It's a tumultuous time for theaters—with slick home entertainment systems and shrinking periods between theatrical and home distribution, the shift to digital is merely one more challenge.

"You have to expand the range of what you're willing to do," says Ranieri, who's had success at Cinema 21 with event-type screenings like The Room. "The real question is, of what interest is it to younger audiences whether they become involved in art film or specialty film or alternative film? I don't think that they particularly care whether they see it in a movie theater, or whether they watch it some other way—VOD or Netflix or whatever. But I think what younger audiences definitely want are events."

"We love 35mm film. Everyone does. But it doesn't make sense in a digital era," Wynne says. "What does make sense, and what McMenamins is focused on, is providing event venues. The most important thing for us is to create exciting, content-driven events.... I don't think the format matters. I think the venues and the events are the driving force."


While 35mm might be doomed to obsolescence, it's already missed. "I don't imagine we're going to completely get rid all of our 35mm projectors," Dripps says of the Academy. "There's definitely an aesthetic to it that I think some people will still seek out. The way I think about it is like listening to music: While I love my iPod, and it makes total sense to put all my music on there, I still love collecting and listening to records."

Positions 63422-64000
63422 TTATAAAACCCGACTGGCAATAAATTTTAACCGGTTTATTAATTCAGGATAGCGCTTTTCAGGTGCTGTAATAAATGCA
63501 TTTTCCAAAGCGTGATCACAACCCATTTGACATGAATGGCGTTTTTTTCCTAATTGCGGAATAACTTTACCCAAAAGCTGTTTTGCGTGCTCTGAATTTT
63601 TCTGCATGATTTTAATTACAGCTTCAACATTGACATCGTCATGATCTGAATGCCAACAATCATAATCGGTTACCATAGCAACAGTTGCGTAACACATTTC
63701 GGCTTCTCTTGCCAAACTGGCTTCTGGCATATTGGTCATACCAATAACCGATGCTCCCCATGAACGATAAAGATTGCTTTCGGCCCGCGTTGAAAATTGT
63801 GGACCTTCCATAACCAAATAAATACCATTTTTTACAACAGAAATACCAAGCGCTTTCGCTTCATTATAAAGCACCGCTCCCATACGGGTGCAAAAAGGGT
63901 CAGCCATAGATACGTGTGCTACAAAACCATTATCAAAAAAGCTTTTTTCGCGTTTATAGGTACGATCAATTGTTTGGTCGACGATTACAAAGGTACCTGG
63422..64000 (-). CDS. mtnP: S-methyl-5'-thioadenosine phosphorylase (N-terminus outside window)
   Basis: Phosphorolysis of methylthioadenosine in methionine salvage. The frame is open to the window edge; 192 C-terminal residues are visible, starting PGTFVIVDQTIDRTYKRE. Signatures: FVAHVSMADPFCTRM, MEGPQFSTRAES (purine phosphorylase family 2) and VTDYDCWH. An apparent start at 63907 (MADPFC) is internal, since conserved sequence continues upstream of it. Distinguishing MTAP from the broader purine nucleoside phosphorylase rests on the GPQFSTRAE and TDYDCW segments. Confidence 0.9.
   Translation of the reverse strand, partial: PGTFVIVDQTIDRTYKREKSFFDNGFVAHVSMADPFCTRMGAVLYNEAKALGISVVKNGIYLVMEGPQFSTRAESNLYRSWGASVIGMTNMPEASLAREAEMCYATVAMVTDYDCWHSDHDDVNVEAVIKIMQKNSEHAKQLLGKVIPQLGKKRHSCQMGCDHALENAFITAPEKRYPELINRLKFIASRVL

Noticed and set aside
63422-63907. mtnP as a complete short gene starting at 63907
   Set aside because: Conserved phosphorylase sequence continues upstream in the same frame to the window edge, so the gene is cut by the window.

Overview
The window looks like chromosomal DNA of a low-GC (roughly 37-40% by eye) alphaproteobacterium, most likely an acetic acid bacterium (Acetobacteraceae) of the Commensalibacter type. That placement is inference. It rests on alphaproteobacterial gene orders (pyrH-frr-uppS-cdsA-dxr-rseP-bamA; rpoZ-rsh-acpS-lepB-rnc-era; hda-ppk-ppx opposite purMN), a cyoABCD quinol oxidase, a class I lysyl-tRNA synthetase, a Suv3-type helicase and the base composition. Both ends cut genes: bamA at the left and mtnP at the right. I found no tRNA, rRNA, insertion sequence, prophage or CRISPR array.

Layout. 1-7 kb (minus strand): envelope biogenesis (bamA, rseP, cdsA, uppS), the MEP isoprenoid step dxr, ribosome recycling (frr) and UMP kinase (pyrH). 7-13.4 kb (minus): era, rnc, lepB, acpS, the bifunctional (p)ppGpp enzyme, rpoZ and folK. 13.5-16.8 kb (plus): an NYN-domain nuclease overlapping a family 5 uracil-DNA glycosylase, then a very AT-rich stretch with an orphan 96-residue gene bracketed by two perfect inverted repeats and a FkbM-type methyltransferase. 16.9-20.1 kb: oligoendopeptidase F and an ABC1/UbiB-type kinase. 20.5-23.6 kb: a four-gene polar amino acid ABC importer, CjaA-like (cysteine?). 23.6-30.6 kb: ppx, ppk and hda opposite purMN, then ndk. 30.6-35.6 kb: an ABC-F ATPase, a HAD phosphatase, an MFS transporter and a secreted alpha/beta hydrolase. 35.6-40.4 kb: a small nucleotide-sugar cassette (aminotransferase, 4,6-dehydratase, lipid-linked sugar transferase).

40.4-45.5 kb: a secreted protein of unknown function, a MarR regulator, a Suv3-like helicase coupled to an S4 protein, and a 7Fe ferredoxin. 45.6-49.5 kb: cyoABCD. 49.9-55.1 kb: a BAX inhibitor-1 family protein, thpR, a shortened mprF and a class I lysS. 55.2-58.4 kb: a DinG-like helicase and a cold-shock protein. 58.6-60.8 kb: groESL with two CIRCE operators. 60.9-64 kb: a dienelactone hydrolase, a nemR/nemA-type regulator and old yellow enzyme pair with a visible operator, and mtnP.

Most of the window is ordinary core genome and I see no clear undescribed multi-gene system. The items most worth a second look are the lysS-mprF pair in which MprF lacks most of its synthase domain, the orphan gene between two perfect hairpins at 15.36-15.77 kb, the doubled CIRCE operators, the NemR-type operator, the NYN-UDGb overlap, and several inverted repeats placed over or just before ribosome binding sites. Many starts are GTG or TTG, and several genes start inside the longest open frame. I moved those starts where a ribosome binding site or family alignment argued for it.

"The demise of film, I think, is a little bit exaggerated," says Sonstein. "There's so much film out there! There are companies with giant libraries of film. As long as there are places like the Clinton and the Hollywood and Cinema 21, it's gonna be all right."

Maybe at some point, seeing a film on 35mm will be an event in and of itself—and a reason to visit the independent theaters that are still in business. "I do think film will become a niche after digital's been the standard for a while," says Halsted. "I think there'll be another chance for independent theaters. It'll probably give Cinema 21 and the Hollywood a little bit of a leg up to still have the dual-projector setup, where we can run [both]. 'Cause they probably will strike some repertory prints, and it'll be a, like, a big deal. People will be like, 'Holy shit! It's on film. I remember that from a long time ago.'"